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It´s nice not having to worry about the weather when planning a trip to the Atacama desert. A long, thing, almost lifeless plain stretching from the southern tip of Peru down through northern Chile, parts of the Atacama haven´t seen a drop of rain since record keeping began. It´s the driest place on Earth, and while this may make farming and maintaining moist lips a difficult task, it also makes for an archeologist´s and astronomers paradise. Everything that enters the Atacama Desert and doesn´t leave is preserved in time there for thousands of years, from plant life to people. On top of this, the perfect clear skies have led to the construction of several observatories, from which astronomers and tourists can probe the depths of the cosmos.
Opening out a tourist map of San Pedro de Atacama is like opening out a map of Disneyland. As the horizon to the east is painted with the white-capped peaks of the Andes. There is a huge range of spectacular natural wonders in the area, including moon-like valleys, majestic high plateau lagoons, steaming geysers, 20,000 feet high volcanoes and a lake saltier than the Dead Sea. The town of San Pedro itself is no more than a handful of adobe streets winding around a picturesque oasis. Yet over the past decade the tourist infrastructure has developed impressively and the town now offers hotels and restaurants to fulfill the most basic to luxurious desires.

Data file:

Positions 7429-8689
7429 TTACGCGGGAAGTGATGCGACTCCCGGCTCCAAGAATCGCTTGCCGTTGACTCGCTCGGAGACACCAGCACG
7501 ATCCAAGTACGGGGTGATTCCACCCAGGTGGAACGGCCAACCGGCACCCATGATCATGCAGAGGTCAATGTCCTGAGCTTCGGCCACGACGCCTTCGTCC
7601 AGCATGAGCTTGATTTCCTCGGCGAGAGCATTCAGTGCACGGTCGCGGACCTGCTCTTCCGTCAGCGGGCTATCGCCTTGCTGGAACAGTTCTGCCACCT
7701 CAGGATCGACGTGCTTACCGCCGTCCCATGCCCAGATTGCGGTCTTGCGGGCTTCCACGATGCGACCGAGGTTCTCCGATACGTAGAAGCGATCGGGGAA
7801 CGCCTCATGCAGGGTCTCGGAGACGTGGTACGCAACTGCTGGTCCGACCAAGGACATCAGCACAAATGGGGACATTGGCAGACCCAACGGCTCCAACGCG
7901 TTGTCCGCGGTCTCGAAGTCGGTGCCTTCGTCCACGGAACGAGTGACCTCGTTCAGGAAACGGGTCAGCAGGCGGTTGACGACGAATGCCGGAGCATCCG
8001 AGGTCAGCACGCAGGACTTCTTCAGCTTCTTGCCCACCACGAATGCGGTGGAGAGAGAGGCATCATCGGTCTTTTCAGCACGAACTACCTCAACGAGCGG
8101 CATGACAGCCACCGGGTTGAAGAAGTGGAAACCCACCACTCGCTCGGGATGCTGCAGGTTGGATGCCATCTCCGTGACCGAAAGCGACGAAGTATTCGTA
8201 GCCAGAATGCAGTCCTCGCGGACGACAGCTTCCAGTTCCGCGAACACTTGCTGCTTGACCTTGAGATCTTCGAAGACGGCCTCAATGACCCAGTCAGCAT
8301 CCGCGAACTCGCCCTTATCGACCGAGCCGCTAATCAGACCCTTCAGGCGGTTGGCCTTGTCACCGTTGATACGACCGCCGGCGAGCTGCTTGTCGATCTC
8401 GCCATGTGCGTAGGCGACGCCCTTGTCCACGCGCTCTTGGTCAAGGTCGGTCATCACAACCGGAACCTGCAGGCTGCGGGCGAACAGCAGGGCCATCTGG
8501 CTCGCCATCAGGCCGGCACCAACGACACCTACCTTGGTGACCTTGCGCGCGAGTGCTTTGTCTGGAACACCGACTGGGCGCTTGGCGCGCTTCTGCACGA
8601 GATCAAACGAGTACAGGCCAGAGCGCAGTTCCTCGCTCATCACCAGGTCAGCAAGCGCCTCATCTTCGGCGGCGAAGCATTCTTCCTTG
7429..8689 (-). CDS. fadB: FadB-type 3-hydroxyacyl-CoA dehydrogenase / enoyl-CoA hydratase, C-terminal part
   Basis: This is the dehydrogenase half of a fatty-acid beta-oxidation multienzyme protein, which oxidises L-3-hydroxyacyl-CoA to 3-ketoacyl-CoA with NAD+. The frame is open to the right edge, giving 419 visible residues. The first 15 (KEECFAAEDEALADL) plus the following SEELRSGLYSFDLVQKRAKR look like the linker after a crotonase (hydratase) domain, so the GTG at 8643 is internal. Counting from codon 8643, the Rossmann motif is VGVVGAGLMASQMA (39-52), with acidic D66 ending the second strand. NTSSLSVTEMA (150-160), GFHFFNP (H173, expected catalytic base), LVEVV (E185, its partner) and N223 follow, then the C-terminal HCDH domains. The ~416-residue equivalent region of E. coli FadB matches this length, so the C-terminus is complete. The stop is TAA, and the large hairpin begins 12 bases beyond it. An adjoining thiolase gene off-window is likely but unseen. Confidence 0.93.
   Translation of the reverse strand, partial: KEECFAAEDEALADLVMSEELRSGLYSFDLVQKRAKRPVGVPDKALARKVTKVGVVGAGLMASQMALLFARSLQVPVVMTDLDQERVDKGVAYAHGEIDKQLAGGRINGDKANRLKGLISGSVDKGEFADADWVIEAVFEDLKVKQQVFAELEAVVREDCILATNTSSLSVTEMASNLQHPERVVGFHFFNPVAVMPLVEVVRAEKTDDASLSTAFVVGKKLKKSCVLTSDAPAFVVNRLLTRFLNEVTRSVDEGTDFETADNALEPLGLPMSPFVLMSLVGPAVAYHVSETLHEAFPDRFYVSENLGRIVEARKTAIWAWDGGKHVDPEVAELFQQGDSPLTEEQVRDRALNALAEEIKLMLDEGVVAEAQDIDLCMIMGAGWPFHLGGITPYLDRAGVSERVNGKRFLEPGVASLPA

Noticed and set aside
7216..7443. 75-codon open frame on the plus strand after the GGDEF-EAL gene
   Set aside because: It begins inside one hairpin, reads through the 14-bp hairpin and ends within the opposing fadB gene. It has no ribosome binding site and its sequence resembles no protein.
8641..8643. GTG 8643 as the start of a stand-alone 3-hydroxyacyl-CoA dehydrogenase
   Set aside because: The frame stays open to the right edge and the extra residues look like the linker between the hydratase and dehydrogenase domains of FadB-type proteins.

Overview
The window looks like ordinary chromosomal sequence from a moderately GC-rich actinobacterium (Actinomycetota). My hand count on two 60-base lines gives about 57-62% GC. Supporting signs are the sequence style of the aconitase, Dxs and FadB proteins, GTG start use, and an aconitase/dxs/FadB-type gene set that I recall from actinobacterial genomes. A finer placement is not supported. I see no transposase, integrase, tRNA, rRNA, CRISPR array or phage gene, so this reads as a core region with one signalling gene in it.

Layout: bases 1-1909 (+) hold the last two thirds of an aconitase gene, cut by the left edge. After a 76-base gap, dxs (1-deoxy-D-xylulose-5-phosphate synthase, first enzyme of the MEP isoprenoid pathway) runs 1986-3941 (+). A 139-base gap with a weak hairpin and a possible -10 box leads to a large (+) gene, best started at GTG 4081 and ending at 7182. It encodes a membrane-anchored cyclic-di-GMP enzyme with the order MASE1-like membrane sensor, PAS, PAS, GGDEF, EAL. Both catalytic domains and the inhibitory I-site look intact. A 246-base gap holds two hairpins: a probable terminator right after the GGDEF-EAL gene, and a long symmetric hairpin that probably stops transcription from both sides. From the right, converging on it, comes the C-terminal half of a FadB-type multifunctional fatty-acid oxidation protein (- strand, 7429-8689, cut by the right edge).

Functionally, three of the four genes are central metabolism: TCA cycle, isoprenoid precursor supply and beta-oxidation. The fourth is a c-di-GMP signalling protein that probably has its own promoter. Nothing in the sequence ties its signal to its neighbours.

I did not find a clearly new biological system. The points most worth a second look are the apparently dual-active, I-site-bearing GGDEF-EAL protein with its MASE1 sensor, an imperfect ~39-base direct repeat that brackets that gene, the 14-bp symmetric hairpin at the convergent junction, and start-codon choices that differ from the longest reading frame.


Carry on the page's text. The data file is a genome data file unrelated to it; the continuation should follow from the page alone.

San Pedro de Atacama is hot and dry 12 months of the year, though temperatures to drop drastically at night.
Buses and jeeps drive to San Pedro from all over central and northern Chile as well as from the Uyuni salt flats in Bolivia and Jujuy and Salta in northern Argentina.
Planes fly to the nearby large town of Calama, 1 hour and 20 minutes from San Pedro.